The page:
Did you get a compliment? Then don't take it lying down; thank the reader. Did you get a piece of honest criticism? Then don't snap at it; give it a closer look and see if you can improve on that aspect. Did you get a stinging insult? Then don't go into full-blown retaliatory mode; sit down and bring things back to a rational discussion.

Writers don't earn respect by merely posting articles. They gain respect from the way they deal with people, from the way they associate with their readers, and from the way they handle a wide range of comments.

Some writers will not bother responding to readers' comments. Some writers will leap screaming, claws outstretched, at their supposed "critics". Some writers will even misrepresent themselves in order to create their own private world of self-praise. And sometimes these sad, sad people still dare to ask themselves why their reader base is constantly being eroded.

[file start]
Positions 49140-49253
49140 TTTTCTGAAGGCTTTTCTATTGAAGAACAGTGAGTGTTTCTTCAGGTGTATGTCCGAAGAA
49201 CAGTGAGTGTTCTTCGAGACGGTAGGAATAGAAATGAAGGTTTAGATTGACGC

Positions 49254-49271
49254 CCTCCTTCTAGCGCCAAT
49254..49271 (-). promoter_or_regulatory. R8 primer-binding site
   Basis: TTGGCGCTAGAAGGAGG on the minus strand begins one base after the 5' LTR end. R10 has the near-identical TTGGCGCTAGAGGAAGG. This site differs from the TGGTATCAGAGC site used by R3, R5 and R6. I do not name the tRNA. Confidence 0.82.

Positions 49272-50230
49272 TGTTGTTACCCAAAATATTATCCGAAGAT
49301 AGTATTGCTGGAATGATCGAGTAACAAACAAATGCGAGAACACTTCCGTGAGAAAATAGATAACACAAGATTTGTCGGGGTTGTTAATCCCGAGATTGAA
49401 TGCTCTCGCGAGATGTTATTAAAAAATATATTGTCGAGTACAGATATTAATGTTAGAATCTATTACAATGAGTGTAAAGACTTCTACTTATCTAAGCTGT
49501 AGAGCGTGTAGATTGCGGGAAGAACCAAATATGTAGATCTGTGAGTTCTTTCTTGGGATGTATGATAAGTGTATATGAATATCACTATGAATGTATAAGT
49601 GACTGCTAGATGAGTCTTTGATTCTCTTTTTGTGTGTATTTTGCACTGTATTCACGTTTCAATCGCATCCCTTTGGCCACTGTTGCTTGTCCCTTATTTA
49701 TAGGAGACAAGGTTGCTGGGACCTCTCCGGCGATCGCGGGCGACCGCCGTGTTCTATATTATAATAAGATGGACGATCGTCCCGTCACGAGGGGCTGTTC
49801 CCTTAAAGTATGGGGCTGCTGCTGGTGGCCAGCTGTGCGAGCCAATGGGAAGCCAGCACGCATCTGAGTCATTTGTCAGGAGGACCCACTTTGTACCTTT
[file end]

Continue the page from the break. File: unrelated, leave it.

If you think that we're limiting ourselves to bloggers and comments, then think again. Regardless of what you do, people will look up to you based on your general behavior. They won't look up to you based on what you happen to scribble on some silly little internet journal, what you draw in some dumb comic, or what you write in some stupid little story. It'll get you their attention, yes, but you're going to have to work for their respect.

If an observant reader sends you an e-mail saying that he doesn't think much of your work, what do you do? Do you rip into him, claiming that you don't give a damn about his opinion because of how successful you are? Or do you just answer his statement peacefully, and acknowledge that he's perfectly welcome to have his own opinion?

If a newbie introduces himself in your group's discussion forum with a woefully illegible post, what do you do? Do you kick him out for utterly wasting your time? Or do you quietly guide him towards more substantial writings in the future?